Link ID: 20950 - Posted: 05.19.2015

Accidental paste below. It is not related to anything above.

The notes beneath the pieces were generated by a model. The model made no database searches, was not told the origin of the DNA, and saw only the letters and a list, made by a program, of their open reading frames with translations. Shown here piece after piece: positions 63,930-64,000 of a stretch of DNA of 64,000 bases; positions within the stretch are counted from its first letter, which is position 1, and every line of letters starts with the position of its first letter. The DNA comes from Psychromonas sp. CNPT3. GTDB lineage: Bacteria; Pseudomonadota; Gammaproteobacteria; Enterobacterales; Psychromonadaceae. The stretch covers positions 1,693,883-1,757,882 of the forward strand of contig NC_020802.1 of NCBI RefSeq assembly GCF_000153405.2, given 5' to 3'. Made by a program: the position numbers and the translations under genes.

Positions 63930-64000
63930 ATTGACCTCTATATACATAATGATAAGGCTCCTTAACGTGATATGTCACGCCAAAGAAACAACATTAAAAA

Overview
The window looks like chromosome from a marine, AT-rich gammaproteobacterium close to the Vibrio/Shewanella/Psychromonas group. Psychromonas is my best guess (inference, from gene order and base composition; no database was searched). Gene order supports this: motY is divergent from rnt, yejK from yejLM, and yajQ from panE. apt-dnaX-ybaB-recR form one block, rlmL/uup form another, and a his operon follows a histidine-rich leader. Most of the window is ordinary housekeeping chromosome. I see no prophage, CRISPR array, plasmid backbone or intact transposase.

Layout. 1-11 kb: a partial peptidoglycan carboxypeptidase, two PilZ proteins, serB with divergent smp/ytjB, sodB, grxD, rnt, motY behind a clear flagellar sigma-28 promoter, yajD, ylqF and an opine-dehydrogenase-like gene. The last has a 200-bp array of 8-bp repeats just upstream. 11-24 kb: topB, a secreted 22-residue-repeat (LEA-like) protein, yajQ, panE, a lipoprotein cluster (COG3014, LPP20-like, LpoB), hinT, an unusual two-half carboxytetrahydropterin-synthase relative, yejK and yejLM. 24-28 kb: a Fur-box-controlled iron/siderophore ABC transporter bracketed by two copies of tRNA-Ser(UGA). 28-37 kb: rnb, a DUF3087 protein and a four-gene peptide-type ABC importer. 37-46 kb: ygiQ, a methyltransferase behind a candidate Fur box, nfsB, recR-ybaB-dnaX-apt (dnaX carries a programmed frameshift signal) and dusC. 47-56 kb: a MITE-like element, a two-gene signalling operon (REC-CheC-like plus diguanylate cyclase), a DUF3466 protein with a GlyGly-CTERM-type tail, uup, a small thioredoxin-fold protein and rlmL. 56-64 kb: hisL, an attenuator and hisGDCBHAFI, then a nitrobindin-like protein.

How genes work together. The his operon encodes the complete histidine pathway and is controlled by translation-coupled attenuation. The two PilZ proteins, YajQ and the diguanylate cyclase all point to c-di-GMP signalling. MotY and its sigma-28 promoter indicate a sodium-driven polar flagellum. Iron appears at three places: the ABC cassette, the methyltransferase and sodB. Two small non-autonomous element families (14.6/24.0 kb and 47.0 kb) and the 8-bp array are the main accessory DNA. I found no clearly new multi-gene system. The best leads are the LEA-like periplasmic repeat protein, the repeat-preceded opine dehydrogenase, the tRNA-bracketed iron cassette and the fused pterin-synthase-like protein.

Monica Tan The age-old question of whether human traits are determined by nature or nurture has been answered, a team of researchers say. Their conclusion? It’s a draw. By collating almost every twin study across the world from the past 50 years, researchers determined that the average variation for human traits and disease is 49% due to genetic factors and 51% due to environmental factors. University of Queensland researcher Beben Benyamin from the Queensland Brain Institute collaborated with researchers at VU University of Amsterdam to collate 2,748 studies involving more than 14.5 million pairs of twins. “Twin studies have been conducted for more than 50 years but there is still some debate in terms of how much the variation is due to genetic or environmental factors,” Benyamin said. He said the study showed the conversation should move away from nature versus nature, instead looking at how the two work together. “Both are important sources of variation between individuals,” he said. While the studies averaged an almost even split between nature and nurture, there was wide variation within the 17,800 separate traits and diseases examined by the studies. For example, the risk for bipolar disorder was found to be 68% due to genetics and only 32% due to environmental factors. Weight maintenance was 63% due to genetics and 37% due to environmental factors. In contrast, risk for eating disorders was found to be 40% genetic and 60% environmental, whereas the risk for mental and behavioural disorders due to use of alcohol was 41% genetic and 59% environmental. © 2015 Guardian News and Media Limited